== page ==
Jamaican tabloid's strategy: Boost homophobia

A Jamaican activist writes:
The homophobic tabloid, the Jamaica Observer (owned by the principals of Sandals Resorts) published this very suspect article on the front page [June 11]:

Male jogger gang-raped
Man assaulted in early-morning attack by armed men at Queen Hill.

The Jamaica Observer published this photo of a jogger with the online version of its front-page story.
The Jamaica Observer published this random photo of a jogger with the online version of its front-page story.

PEOPLE who flock Queen Hill in St Andrew to jog or walk in the mornings are now apprehensive following the brutal gang-rape of a male jogger in that community early Monday.
The man, the Jamaica Observer was told, is now suffering from serious injuries and mental trauma after the harrowing experience.
A group of joggers reportedly found the victim naked, with his hands and feet bound, sitting on the sidewalk at the foot of the hill close to Perkins Boulevard.
“He was found by some females who were shocked and even more surprised to see that he was bleeding heavily from his rectum,” one man, who said he assisted in untying the victim, told the Observer.
The man reportedly parked his car at a nearby apartment complex and was about to jog when a white car drove up with two armed men who held him at gunpoint. The men, our source said, were also carrying knives.
The hoodlums proceeded to tear off the jogger’s clothes and took turns at buggering him. (Read more)

This is the second inflammatory anti-gay article by the Observer in less than a week. Just this past Sunday the front-page headline screamed “Homo Thugs: Gun-toting gays drive fear in citizens of garrison communities.”

Jamaica Observer front-page story.
Jamaica Observer front-page story.

[Editor’s note: The examples that the “Homo Thugs” article relies on to make its case for the existence of “gun-toting gays” are primarily:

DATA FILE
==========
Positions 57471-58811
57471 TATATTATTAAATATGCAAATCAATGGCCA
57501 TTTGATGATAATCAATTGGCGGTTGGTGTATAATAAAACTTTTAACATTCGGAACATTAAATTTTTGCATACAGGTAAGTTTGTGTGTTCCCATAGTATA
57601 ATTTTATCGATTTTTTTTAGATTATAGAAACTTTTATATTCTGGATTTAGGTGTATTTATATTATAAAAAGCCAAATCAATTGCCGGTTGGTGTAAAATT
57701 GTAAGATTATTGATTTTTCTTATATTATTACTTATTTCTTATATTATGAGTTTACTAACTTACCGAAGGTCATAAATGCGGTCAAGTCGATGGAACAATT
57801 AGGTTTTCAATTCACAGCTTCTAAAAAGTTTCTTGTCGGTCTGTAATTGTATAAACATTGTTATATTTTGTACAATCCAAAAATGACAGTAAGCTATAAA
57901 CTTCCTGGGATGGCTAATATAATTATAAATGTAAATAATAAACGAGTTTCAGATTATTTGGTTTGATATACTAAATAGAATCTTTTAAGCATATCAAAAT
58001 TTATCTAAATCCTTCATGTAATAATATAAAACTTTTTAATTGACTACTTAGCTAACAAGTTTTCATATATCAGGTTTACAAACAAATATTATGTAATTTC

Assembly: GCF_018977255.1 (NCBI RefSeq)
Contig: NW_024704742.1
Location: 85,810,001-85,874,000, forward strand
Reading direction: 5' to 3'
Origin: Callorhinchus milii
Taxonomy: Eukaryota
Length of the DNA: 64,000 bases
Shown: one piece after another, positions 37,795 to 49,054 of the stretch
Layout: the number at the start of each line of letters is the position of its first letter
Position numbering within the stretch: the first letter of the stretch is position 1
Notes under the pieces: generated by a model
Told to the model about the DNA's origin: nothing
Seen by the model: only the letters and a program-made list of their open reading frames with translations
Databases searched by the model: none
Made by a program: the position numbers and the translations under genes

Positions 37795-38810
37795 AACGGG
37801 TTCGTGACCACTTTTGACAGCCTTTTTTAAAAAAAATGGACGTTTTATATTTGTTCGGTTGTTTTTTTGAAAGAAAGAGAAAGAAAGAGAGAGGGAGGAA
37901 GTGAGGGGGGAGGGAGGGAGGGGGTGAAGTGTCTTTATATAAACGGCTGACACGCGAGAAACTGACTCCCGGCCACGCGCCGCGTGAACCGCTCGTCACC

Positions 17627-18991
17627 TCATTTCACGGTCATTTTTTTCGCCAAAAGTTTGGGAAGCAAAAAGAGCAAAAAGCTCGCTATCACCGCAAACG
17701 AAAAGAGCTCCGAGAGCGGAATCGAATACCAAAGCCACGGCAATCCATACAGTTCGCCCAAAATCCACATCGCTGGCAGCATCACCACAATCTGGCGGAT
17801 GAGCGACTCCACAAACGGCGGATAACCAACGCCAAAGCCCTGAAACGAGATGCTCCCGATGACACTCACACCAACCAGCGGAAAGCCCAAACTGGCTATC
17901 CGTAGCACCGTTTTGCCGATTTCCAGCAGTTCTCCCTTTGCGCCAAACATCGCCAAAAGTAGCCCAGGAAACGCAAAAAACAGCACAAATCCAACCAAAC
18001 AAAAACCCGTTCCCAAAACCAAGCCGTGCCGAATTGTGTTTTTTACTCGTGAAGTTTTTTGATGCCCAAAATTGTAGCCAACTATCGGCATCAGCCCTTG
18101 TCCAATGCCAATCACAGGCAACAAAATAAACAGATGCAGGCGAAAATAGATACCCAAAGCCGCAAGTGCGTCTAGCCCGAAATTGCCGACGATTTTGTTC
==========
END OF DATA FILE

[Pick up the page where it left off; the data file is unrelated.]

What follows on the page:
• Statements that some LGBTI people live in tough Jamaican neighborhoods without being harassed: “evidence is suggesting that homosexuals are living openly in some of the country’s notoriously tough garrisons without hassle or intimidation.” Also, “police have knowledge of persons who are said to be homosexual who live openly and are not mobbed, beaten or heckled.”
  • A statement from an unnamed source that some high-level criminals are gay: “A reliable police source said that it is common knowledge in the constabulary that some of the top names in the criminal underworld were homosexual and had relations with multiple gay partners. However, because of their fearsome reputations, many persons who know of their lifestyle keep their mouths tightly shut in fear for their lives.”]

Needless to say, both articles were poorly researched and relied mostly on unsubstantiated hearsay.
I do not find their publication to be coincidental as the Observer also reported last Friday that a joint select committee of the Jamaica Parliament is expected to return with its recommendations on the anti-sodomy law by the end of this week.
These Observer stories can reasonably be seen as an attempt to poison the minds of the Parliamentarians against any recognition of the rights of LGBT Jamaicans.
The irony is that the anti-sodomy law as currently worded would give more rights to a person who raped a male than a female. This is because the 1864 anti-sodomy law imposes a maximum sentence of 10 years in prison for any form of anal intercourse (whether or not it is consensual). HOWEVER, vaginal rape carries a maximum sentence of life imprisonment. This ridiculous anomaly arose after the 2009 revision to the Sexual Offences Act, which deliberately excluded any reference to buggery, as that was said to be legalizing sodomy “through the back door.” (This horrible pun was used by a government minister during the first set of debates on the 2009 Sexual Offences Act).
I am very pessimistic that even if the Parliamentary sub-committee recommended a reading down of the anti-sodomy law to exclude private acts of intimacy between consenting males, that our Parliament would act on this recommendation. This is because the Minister of Justice, who himself has repeatedly expressed his objection to the law, has declared that the majority of Jamaicans still support it. This implies that he has no choice but to recognize the democratic will of the people. Of course, that reasoning flies in the face of our constitutional democracy, which is supposed to protect vulnerable minorities from the tyranny of majoritarian rule!

Written by Colin Stewart

Colin Stewart is a 45-year journalism veteran living in Southern California. He is the president of the St. Paul’s Foundation for International Reconciliation, which supports LGBTQ+ rights advocacy journalism, Erasing 76 Crimes. Contact him at [email protected]

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